Jessica Joy is an MFA candidate and experimenter extraordinaire at the School of Art and Design.
The following images were taken from my end of year review presentation. Each image was taken in an effort to document the process and progress of the construction of this series of sculptures.
The first image is one piece viewed from two different angles. I experimented with two different glow in the dark powders (blue and green) to create this glowing effect. The outcome reminds me of the way biomedical researchers use dyes as markers to track different parts of the cell to get a better understanding of their development.
The next stage of development in this series was a collaboration with gravity. I really enjoyed the way gravity changed the morphology of the sculpture, but it was a tough battle and gravity won out. I spent days repairing the weaknesses in the sculpture that gravity revealed. In order to repair an area that was pulling apart ( I wish I had a picture to illustrate this) I would apply more of the raw material (meaning the wet material) to the area. The repairs that occured as a result of the weak points made the piece more irregular. Instead of returning the damaged areas to their original configurations, I took advantage of the openings that were created by forming them into tubules. I would repair one spot and then gravity would find the next weakest point and start to peel it apart. I was able to keep up with the repairs for several days. I went home after witnessing several hours of stability, and when I came back the next morning I found this piece on the ground. I wasn't too disheartened, because it made me realize that I needed to reinforce my sculptures from the beginning.
This is an image of the piece after it fell and I repaired it. I had to decide what side to flatten so that it would sit on a flat surface. One morning the light was coming in from the skylights in the studio which created this beautiful glass-like luminescent effect.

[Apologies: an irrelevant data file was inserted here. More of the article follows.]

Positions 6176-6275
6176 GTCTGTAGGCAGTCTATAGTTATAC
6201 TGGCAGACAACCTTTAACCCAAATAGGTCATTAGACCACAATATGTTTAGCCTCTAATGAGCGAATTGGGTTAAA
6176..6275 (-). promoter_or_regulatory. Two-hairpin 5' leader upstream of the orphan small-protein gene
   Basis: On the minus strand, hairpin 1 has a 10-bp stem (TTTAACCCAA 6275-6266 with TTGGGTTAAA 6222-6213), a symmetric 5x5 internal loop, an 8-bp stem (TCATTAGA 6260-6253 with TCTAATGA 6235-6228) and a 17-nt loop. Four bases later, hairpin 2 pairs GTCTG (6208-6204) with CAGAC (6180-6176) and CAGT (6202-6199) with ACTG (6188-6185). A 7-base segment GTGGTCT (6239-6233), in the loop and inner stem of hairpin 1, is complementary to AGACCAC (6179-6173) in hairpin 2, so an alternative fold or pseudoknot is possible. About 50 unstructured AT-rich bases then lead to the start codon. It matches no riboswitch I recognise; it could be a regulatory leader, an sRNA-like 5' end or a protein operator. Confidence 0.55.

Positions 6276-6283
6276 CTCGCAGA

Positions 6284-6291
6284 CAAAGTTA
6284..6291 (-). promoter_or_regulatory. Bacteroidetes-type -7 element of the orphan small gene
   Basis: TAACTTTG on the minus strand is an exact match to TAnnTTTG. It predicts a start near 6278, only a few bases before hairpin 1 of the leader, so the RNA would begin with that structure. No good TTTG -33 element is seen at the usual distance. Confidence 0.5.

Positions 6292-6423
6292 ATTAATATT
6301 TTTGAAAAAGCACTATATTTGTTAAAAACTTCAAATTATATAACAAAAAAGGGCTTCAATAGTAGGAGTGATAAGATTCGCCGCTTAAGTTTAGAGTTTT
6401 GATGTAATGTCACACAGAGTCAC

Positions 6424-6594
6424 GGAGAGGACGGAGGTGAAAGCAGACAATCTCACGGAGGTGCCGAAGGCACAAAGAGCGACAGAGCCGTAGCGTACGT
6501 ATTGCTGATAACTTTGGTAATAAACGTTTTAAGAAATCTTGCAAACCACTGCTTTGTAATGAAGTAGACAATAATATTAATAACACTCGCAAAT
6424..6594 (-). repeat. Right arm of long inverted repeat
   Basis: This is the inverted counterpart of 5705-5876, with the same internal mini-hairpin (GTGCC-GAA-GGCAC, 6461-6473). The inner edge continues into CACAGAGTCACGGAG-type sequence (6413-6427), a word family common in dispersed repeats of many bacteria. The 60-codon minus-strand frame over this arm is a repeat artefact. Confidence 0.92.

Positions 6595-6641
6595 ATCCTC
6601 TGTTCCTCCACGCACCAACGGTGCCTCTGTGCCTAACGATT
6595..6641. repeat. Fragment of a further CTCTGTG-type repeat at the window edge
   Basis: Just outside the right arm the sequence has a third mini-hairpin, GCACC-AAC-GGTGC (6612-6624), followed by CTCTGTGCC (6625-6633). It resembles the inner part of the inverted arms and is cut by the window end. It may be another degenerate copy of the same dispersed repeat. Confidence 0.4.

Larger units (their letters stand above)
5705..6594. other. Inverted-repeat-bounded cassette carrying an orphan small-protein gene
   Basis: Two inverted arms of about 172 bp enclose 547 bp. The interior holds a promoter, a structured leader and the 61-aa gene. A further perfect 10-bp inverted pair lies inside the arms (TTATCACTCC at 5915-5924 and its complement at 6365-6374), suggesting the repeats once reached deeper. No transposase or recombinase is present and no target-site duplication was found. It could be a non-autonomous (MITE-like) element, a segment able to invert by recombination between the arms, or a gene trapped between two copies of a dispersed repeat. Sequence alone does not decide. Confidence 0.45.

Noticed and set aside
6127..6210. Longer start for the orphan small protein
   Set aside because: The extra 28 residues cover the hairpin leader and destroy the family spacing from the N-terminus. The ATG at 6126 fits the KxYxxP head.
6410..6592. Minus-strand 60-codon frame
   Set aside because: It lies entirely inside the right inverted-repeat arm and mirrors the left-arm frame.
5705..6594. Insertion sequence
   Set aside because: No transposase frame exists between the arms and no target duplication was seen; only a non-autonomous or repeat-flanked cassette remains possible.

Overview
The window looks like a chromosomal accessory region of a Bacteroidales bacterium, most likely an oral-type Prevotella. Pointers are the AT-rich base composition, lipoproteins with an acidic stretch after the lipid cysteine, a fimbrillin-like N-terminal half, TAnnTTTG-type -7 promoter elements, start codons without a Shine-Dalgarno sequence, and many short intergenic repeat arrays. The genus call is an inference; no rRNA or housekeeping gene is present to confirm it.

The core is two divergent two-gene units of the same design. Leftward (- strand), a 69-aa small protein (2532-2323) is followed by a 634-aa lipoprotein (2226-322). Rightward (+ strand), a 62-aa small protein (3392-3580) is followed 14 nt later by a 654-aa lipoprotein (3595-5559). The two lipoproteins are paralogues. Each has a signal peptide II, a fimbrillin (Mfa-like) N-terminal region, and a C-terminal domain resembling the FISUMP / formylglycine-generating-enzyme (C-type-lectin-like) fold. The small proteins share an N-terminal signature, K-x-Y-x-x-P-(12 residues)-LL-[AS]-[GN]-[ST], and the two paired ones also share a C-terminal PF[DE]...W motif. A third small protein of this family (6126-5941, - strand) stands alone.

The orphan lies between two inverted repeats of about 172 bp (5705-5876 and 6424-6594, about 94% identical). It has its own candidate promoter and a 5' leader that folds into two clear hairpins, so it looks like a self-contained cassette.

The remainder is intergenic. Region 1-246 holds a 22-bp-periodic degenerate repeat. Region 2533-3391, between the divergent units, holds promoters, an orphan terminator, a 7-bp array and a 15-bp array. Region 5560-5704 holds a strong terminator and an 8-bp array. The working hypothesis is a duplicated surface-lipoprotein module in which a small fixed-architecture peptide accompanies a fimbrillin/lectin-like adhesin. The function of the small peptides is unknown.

This is the same piece without direct lighting.
Here is a sneak peek into how each building block is made and warmed up before it is attached to the larger sculpture.
My next piece was constructed on a plastic dome that I repurposed from my piece in the All Student Show. My thoughts were that building on a dome would increase the volume of the sculpture and give me a solid support for the piece to ensure its longevity. This time I used building blocks with more size variation. The smaller building blocks (formerly known as cells (I will expain the name change soon)) do not have nuclei.
The next few images illustrate the progression of growth from left to right.
The next two details illustrate my discovery of what happens when I sandwiched two different colored building blocks. When I started using this method to create varying degrees of color I realized that I was approaching the construction of this sculpture like I would a painting. When I paint I almost never use the pigment from one tube of paint. Art students are usually told to make their own black rather than using it straight out of the tube, the same principles seem to make my sculptures appear more 'natural' in appearance. Variation is the key... to the survival of a species and the believability of a sculpture.
After making this series and presenting it to a faculty of three people I gained a lot of clarity about my studio practice, what it is that I am actually making, and why I am making 'it'. I am not mimicking biological systems, or even illustrating them. I am using the many fragments I have seen and learned about biology to inspire the creation of my own world. My end of year review allowed me to say with confidence that "I make fantastical sculptures/spaces inspired by biology". Armed with this clarity I will use this summer to imagine and design my fantastical world. I was encouraged to explore new materials, but don't worry I will not abandon my current sculptures. I plan to add to them and build an environment for them to exist in. Also, to address the name change from cells to building blocks... I do not want to box myself in by only thinking of the small components as cells, so I have decided to call them building blocks instead.
I am still working on the last piece featured in this post, and when I am finished it is going to be installed in a new diagnostic center outside of Ann Arbor. I am projecting that I will be finished by next week Monday, so I will post updates soon after that.
More posts to come over the summer as I begin experimenting with new materials!